***I received this eARC in exchange for an honest review via NetGalley and AuthorBuzz.
Urus Noellor–a boy born deaf who is about to be publicly branded as a burden, incapable of being the warrior his people demand–stands upon a rooftop, poised to throw himself over the edge. His failed attempt at suicide unlocks within him a long-dormant form of magic thought to have died out thousands of years before, a power that may be the key to saving the world from an equally ancient enemy.
Urus and his companions–Goodwyn, the greatest warrior in Kest, and Cailix, a mysterious orphan–must find a way to stop a powerful group of sorcerers from destroying the five long-hidden vertices that ward the world against threats from beyond, while fighting off threats from within. They soon learn that the scope of the coming danger may be more dire than any of them could have imagined. As the battle for the vertices spreads to the neighboring realms, Goodwyn must face the realities of war and death; Cailix discovers a devastating truth that could change everything; and Urus discovers his uncanny gifts and courage as he peels away clues to his true identity. But even as Urus gains the power he has always craved, he experiences it all in profound, lonely silence.
- From the sprawling, diverse scenery to the brutally graphic gore and swordsmanship, The Fifth Vertex is fantasy at its finest. The imagery is breathtaking, innovative and combines classic magical creatures like dwarves and mages with science fiction and engineering. The submarines, the flying machines, and the elemental magic is reminiscent of 20,000 Leagues Under the Sea.
- The pain, abuse, and violence is jaw-droppingly raw and realistic. The sheer agony both emotionally and physically that some of these characters endure is shocking but incredibly admirable. Urus’ relationship with his father, his beatings as a small child, everything is captured in these small scenes with such acute, bold description, it’s almost like an out-of-body experience. My heart shattered for Urus, knowing that on top of his trials in a warrior society as a deaf person he suffered the fists of his father is devastating. Those scenes are ones that will stick and haunt, nearly moving me to tears.
- Having never read a book from a deaf person’s perspective, I was kind of mindboggled about how Kevin Hoffman would work this disability into the structure of the story and was pleasantly surprised. Every struggle Urus faces, from his peers’ mockery to the frustrating in signing and not being understood is accentuated because you get Urus’ internal dialogue.
- Urus’ depression was palpable. It’s an all-consuming weight on his mind and a dagger in his heart. Feeling like a disappointment and a failure to the only people he cares about pushes him into a spiral of self-destruction and heartache that he yearns to be free from. The opening scene is one of the most powerfully gripping and sad I’ve encountered.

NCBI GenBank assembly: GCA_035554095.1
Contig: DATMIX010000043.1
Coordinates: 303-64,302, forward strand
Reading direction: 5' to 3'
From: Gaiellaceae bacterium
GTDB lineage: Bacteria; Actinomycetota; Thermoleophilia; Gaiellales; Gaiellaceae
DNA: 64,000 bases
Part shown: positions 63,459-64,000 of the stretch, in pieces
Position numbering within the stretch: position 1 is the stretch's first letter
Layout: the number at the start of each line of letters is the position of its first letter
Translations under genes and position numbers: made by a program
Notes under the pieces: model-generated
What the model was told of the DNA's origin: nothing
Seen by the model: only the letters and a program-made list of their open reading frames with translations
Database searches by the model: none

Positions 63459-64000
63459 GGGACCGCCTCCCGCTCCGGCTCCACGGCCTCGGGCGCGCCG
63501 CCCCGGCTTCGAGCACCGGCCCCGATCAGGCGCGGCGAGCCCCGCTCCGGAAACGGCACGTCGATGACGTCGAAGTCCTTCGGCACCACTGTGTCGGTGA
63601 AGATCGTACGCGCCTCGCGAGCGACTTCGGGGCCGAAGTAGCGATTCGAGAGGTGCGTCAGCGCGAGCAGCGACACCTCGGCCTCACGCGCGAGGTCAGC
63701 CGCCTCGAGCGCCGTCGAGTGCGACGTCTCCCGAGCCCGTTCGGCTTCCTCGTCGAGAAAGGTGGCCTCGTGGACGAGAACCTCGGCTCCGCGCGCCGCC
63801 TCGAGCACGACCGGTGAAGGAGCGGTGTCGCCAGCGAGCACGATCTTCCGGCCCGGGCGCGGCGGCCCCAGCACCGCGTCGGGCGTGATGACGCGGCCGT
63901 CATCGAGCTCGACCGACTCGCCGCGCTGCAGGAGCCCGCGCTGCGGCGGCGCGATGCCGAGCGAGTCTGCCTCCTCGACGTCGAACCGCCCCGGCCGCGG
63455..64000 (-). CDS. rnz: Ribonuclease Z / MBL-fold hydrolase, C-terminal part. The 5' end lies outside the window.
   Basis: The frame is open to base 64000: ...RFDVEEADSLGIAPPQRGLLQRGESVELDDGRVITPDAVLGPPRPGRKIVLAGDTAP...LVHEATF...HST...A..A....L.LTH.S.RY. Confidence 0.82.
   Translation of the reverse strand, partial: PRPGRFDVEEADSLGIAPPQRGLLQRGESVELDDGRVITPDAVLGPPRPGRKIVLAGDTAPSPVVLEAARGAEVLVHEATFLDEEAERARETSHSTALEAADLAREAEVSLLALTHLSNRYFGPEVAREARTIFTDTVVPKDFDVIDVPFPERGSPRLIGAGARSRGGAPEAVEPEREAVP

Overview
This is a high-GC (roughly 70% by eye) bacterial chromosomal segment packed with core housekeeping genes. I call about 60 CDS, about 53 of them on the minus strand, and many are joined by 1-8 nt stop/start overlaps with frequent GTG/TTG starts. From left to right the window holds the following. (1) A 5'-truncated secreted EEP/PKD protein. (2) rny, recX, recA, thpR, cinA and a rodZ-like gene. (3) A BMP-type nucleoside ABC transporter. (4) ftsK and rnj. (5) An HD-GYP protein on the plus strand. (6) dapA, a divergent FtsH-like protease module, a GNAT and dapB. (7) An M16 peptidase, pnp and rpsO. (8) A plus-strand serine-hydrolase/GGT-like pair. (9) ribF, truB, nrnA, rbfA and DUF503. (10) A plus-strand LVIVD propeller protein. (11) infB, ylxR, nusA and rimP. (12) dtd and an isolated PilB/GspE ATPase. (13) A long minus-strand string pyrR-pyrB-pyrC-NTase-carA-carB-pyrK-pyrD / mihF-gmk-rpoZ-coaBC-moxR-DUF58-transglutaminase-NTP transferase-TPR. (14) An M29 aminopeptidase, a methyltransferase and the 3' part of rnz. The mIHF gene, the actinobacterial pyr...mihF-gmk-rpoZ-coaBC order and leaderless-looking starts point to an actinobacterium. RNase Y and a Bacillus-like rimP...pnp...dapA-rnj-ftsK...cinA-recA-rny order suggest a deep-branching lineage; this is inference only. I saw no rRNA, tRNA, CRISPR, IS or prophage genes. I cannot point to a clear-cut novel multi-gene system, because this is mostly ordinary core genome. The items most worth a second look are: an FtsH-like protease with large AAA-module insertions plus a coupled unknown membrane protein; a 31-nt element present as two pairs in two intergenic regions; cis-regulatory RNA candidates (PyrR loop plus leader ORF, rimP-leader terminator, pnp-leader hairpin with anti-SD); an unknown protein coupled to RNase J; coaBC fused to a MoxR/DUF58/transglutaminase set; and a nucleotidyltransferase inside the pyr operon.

- Cailix is one savage, fireball of a protagonist. She’s edgy, violent, a psychological mastermind who understands humanity and the failings of man and uses them to her advantage. Cailix has been on her own for so long, at the mercy of her caregivers and has the scars to prove that she is a survivor. She knows better than to let her guard down or to trust anyone because people betray, brutalize, and only let her down. What’s so remarkable about Cailix is that after everything she’s been through she’s not broken or even hurting, she has immense compassion and fights tooth and nail for the innocent. From the moment Cailix was introduced into the story, I found myself speeding to get to her next section. Every part was a bloodthirsty, ingenious surprise. She’s a little America Singer (The Selection) meets Celaena Sardothien (Throne of Glass).
- Goodwyn and Therren. The flashback scene with the necklace. I melted. Goodwyn’s conflict to be a hulking, vicious warrior and to just forget the world and be with his beloved is a pure rush. It’s sweet, natural, and what’s more is that while the theme of homosexuality is strong, it’s not a main focus, making their relationship feel more authentic without being intrusive or judgemental.
- Blood mages are perfect for this story. Often when thinking of witches/mages in terms of blood it has to do with sacrifice to gain power but not sucking up the actual blood and forcing it to perform magic. There’s something very vampiric and almost Voodoo-like about how blood is used while feeling like a Celtic, druidic story.
- Twists and reveals that will stump and startle the reader.
- The secondary characters are just as lively and vibrant as the protagonists. The feels will drive you crazy.
- Subtle attraction. So often romance becomes the focus of YA books and takes away from the narrative. Romance is secondary and it allows for the plot to flourish. The story is completely solid.
- The cover is a little immature, it makes it seem like more of a children’s book than YA. The cartoonish characters detract from the menacing characters presented in the story and suggest a book that is more tame. That being said, due to the graphic violence, I would not recommend this for children.
- Some sections were slow and dragged on as Urus fled from one vertex to the next. Usually I’m really fond of description but found myself skimming through parts.
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